CFOIC, journalist groups urge Colorado Judicial Branch to retain free, online access to civil court records

On Jan. 5, Colorado Freedom of Information Coalition, Colorado Press Association, Colorado Broadcasters Association, Society of Professional Journalists – Colorado Pro Chapter and Colorado News Collaborative sent the following letter to Steven Vasconcellos, Colorado State Court administrator, regarding online public access to civil court records:

Dear Mr. Vasconcellos,

Free remote access to civil court records for all Coloradans has been a rare positive outgrowth of the COVID-19 pandemic, and we applaud the Colorado Judicial Branch for taking that important step.

Prior to the pandemic, journalists and other members of the public looking to acquire civil court documents had to travel to specific county courthouses or the Colorado Supreme Court’s law library in Denver and pay a fee to have those documents printed off. This was problematic for multiple reasons: It required a substantial commitment of time to drive to a courthouse or downtown Denver, particularly if someone lived far away or a reporter covered large regions of the state; the law library was the only place where someone could look up court filings from anywhere in Colorado; and because downloading documents was not permitted, printing fees could reach $100 or more if you needed copies of multiple case files or complex pieces of litigation.

Other options also were problematic. The third-party online subscription services used by attorneys can be exorbitantly expensive for journalists, researchers, pro se litigants and many others. And the docket search function on CoCourts.com only allows users to search for cases and parties; it does not provide access to the actual documents themselves.

Ultimately, the system Colorado had in place was environmentally harmful, impeded journalists’ ability to do their jobs in a timely fashion and overall limited the public’s access to public records.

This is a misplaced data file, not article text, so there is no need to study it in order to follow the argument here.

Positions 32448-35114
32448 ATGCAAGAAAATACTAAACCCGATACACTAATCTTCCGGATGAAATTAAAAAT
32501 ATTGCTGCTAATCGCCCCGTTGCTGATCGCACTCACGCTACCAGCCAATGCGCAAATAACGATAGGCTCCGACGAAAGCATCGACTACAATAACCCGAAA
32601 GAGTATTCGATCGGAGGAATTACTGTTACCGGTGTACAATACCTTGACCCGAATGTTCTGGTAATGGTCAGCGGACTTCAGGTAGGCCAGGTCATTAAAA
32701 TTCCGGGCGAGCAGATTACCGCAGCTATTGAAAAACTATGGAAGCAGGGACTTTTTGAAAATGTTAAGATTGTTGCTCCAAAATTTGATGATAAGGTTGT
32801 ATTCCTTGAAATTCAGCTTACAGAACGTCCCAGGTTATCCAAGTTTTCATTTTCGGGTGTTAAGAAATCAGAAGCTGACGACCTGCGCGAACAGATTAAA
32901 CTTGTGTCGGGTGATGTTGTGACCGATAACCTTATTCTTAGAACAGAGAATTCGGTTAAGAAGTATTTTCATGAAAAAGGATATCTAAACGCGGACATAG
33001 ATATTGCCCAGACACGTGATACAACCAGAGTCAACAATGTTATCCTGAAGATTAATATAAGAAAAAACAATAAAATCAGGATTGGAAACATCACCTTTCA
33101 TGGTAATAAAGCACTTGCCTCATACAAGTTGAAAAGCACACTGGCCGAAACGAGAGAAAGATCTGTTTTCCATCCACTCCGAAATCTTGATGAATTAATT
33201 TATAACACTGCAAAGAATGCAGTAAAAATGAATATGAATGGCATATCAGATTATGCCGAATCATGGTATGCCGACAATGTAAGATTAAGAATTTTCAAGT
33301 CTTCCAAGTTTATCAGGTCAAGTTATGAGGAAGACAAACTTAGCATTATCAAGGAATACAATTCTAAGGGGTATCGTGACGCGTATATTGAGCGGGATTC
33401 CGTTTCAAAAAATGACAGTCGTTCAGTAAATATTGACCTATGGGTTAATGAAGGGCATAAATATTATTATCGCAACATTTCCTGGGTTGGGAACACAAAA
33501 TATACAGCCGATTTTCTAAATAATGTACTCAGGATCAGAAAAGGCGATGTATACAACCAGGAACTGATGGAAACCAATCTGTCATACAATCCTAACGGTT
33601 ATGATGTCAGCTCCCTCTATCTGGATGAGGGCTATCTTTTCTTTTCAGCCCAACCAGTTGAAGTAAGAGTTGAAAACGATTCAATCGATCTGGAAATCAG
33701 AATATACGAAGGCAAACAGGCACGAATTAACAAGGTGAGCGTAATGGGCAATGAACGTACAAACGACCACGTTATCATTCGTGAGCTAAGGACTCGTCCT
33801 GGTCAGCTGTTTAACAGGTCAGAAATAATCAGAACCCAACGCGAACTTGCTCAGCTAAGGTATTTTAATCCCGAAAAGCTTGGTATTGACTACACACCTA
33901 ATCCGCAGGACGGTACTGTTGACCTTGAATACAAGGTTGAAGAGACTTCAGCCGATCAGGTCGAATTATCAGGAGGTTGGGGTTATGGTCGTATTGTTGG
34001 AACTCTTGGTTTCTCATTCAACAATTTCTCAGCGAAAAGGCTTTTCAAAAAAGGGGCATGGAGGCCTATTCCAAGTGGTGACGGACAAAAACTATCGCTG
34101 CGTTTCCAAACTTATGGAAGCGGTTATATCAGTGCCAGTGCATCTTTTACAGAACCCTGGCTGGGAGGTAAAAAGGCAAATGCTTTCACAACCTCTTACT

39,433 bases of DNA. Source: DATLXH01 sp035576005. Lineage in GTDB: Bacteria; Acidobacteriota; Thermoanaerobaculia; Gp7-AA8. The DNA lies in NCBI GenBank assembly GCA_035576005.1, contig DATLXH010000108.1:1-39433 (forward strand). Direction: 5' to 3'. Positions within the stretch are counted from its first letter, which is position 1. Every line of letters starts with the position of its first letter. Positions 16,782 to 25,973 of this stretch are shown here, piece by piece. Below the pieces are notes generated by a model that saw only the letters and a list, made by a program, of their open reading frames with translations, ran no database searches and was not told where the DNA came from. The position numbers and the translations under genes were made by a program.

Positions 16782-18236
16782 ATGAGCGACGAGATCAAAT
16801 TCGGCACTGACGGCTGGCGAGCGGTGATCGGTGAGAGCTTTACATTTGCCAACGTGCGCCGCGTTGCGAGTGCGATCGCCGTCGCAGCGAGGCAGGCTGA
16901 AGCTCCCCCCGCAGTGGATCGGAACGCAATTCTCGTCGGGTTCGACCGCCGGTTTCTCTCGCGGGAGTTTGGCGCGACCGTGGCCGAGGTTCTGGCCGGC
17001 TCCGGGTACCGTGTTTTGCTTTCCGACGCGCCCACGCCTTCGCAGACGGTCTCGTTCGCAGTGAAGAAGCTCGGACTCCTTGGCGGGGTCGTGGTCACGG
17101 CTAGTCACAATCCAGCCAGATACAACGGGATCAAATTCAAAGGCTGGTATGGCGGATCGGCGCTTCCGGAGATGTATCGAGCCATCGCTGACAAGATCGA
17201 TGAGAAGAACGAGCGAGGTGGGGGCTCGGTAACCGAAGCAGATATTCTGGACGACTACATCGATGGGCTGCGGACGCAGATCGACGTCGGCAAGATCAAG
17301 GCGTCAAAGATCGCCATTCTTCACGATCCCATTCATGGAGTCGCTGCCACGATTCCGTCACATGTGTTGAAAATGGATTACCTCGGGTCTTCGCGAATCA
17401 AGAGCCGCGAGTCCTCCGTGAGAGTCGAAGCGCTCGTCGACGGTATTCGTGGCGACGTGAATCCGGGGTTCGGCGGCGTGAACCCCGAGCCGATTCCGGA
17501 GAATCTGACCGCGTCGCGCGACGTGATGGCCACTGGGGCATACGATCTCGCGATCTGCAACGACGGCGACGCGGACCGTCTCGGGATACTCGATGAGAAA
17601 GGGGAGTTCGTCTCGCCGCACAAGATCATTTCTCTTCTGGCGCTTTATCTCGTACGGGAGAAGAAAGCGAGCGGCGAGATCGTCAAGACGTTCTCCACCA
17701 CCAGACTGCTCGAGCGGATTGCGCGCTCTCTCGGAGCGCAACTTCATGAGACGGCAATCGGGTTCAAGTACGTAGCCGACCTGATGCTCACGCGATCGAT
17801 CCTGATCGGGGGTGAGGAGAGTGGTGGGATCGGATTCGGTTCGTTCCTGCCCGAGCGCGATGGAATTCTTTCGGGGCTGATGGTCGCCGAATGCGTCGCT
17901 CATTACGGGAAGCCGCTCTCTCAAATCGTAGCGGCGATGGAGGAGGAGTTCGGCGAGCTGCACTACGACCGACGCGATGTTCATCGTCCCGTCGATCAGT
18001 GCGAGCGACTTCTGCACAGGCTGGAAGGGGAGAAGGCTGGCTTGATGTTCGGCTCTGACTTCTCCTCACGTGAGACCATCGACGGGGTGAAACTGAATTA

The no-cost online terminal affords everyone — including those Coloradans who may not be able to pay — access to information about their state court system.

After the state closed the Supreme Court library in July as part of ongoing efforts to reduce the spread of COVID-19, the Judicial Branch made the Remote Public Access Terminal available to reporters and the public upon request. Now, news outlets can keep abreast of important local litigation without having to block off travel time, and anyone who applies for and receives access can download civil court documents at no cost.

This process isn’t perfect as public users are required to request access every 30 days. But it’s far superior to the pre-pandemic system. It is also environmentally friendlier, much more convenient, and ultimately gives the public access to court records without penalizing them for not living near a specific courthouse.

The no-cost online terminal affords everyone — including those Coloradans who may not be able to pay — access to information about their state court system.

Once the pandemic subsides, we request that the Judicial Branch continue this service at no charge to the public and that users be permitted to apply for access for longer periods of time.

Respectfully,

Jeff Roberts, Executive Director, Colorado Freedom of Information Coalition
Tim Regan-Porter, CEO, Colorado Press Association
Justin Sasso, CEO, Colorado Broadcasters Association
Doug Bell, President, Society of Professional Journalists – Colorado Pro Chapter
Laura Frank, Executive Director, Colorado News Collaborative

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